Tuesday, April 21, 2015

Impressions of...Oklahoma

I thought I would start this series of blog posts, Impressions of..., after leaving each state in which we spend time while on this grand adventure.  Here is where I'll document my thoughts about the state, its people and any other thing that I might have found interesting.  So, here we go with the first state, Oklahoma.

Prior to spending this time in Oklahoma, I never realized just how steeped in Indian history and culture the state was. By spending the little time we did in museums, I learned so much about the history of the state and about Indian tribes in general.  Broken treaties, the Trail of Tears and the current form of jurisdiction and ownership, Oklahoma certainly would not be the state it is today without the Native American influence.  Its people, at least in the areas we visited, seemed to be poor and the cities appear to be trying their best to upgrade and grow into destinations, rather than stops on the way to somewhere else.

Reservations as we know them in the west do not exist, but Indian owned casinos are everywhere.  From a small, bowling alley sized enterprise on a back country road to the "world's largest casino" on the Oklahoma/Texas border, gambling is as much a part of everyday life as going to Homeland, the most common grocery store we saw, after Walmart.

Tornado season was something I personally haven't had to deal with in over 30 years but since we visited in the spring, tornado warnings were almost every day occurrences.  The thought of going down into the ground, into a shelter, completely freaks me out, but it's just another part of nearly everyone's homes in their backyards or communities.  The humidity, at least in this time of year, wasn't particularly high, but I'm sure it has the potential to get pretty sticky in full summer.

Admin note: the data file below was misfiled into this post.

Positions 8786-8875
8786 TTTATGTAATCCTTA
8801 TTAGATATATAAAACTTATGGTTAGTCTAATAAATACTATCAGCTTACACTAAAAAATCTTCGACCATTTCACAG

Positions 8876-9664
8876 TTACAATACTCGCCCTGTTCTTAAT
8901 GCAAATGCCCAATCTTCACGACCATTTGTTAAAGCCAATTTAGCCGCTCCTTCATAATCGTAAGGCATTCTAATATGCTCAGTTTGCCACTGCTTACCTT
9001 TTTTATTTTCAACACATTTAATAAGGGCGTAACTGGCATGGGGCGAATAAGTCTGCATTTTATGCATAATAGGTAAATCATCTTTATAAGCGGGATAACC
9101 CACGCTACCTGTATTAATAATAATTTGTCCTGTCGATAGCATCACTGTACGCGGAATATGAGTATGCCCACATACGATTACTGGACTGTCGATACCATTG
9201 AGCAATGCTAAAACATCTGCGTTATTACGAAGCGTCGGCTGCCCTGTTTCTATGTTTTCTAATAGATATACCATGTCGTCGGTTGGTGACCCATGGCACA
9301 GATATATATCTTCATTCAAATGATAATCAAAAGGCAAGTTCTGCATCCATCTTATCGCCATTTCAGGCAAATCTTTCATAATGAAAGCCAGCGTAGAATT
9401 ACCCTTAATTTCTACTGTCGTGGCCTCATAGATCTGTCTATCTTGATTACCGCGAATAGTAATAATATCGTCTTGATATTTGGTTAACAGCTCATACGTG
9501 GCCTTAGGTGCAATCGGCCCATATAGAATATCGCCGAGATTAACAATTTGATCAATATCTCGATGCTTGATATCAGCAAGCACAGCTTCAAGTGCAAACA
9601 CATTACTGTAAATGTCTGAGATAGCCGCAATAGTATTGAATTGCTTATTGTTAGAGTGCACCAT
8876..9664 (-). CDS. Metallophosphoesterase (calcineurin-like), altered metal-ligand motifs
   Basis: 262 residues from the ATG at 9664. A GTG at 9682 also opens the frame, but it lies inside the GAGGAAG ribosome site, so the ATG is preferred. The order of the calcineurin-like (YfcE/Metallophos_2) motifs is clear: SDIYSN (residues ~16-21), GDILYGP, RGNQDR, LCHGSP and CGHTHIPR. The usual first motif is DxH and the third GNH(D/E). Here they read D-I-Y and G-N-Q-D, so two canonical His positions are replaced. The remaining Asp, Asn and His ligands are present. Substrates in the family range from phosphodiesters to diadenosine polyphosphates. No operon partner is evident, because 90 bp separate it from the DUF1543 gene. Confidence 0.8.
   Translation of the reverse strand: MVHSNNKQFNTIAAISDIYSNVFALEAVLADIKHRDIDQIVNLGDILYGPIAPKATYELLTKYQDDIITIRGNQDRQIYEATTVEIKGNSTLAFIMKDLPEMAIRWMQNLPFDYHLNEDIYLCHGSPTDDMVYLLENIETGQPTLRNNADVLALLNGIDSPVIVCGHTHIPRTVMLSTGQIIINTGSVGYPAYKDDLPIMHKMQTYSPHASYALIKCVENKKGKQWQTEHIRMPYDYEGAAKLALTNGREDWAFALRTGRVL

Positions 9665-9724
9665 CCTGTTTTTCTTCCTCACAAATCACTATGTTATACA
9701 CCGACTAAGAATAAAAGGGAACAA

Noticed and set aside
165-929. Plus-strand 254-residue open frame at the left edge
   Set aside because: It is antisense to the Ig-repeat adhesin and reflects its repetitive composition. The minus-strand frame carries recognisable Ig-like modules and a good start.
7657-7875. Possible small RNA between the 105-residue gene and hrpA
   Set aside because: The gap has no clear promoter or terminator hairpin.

Western Oklahoma looks a lot like Kansas to me, with flat prairies, dry land farming and tiny towns dotting the landscape.  But the eastern side of the state was a surprise with its rolling hills and plentiful lakes.  They may have been experiencing drought in the past, but while we were there, the lakes were filling up and the ground, in many places, couldn't hold any more water.

The actual population statistics of the three largest cities in Oklahoma, Oklahoma City, Tulsa and Muskogee  was a shock to me.  At 600,000, 400,000 and 40,000, they are similar to Denver, Colorado Springs and Grand Junction respectively, but seemed so much smaller.  I was not intimidated by driving in any of the cities and found that they were easy to navigate.

Lots of well known people are from Oklahoma, but we either went through or stayed in the hometowns of Brad Pitt (Shawnee), Blake Shelton and Miranda Lambert (Tishomingo), Carrie Underwood (Checotah) and Kristin Chenowith (Broken Arrow), just to name a few.  It's interesting to think about the beginnings of famous people when you see, in some cases, the itty bitty towns in which they grew up.

All told, I enjoyed our time in Oklahoma (mechanical problems notwithstanding!)  and would willingly come back.  Given unlimited time, there are many more museums, historical sites and attractions to see and beautiful lakes on which to spend a summer.  Not sure I could actually live here full time, but visiting was pleasant and educational and I'm glad we had the time here that we did.

One state down, 47 to go?

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